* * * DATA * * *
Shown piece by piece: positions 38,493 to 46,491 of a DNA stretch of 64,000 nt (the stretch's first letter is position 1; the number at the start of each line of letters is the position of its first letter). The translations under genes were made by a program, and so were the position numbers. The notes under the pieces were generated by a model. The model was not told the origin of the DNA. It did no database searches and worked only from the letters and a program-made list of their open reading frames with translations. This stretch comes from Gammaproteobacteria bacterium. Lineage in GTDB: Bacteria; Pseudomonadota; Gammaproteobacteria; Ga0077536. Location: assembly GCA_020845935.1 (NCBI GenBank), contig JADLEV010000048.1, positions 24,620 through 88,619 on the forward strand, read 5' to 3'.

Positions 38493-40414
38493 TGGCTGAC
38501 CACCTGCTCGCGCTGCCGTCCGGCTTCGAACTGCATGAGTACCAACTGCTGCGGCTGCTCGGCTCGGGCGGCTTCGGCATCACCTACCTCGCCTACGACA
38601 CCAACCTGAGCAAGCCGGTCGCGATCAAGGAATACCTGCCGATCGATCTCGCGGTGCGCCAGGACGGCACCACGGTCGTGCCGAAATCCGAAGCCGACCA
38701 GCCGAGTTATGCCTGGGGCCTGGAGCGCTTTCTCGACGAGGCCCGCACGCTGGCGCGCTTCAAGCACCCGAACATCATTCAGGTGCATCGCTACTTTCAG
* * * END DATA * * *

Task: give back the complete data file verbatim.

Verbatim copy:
Shown piece by piece: positions 38,493 to 46,491 of a DNA stretch of 64,000 nt (the stretch's first letter is position 1; the number at the start of each line of letters is the position of its first letter). The translations under genes were made by a program, and so were the position numbers. The notes under the pieces were generated by a model. The model was not told the origin of the DNA. It did no database searches and worked only from the letters and a program-made list of their open reading frames with translations. This stretch comes from Gammaproteobacteria bacterium. Lineage in GTDB: Bacteria; Pseudomonadota; Gammaproteobacteria; Ga0077536. Location: assembly GCA_020845935.1 (NCBI GenBank), contig JADLEV010000048.1, positions 24,620 through 88,619 on the forward strand, read 5' to 3'.

Positions 38493-40414
38493 TGGCTGAC
38501 CACCTGCTCGCGCTGCCGTCCGGCTTCGAACTGCATGAGTACCAACTGCTGCGGCTGCTCGGCTCGGGCGGCTTCGGCATCACCTACCTCGCCTACGACA
38601 CCAACCTGAGCAAGCCGGTCGCGATCAAGGAATACCTGCCGATCGATCTCGCGGTGCGCCAGGACGGCACCACGGTCGTGCCGAAATCCGAAGCCGACCA
38701 GCCGAGTTATGCCTGGGGCCTGGAGCGCTTTCTCGACGAGGCCCGCACGCTGGCGCGCTTCAAGCACCCGAACATCATTCAGGTGCATCGCTACTTTCAG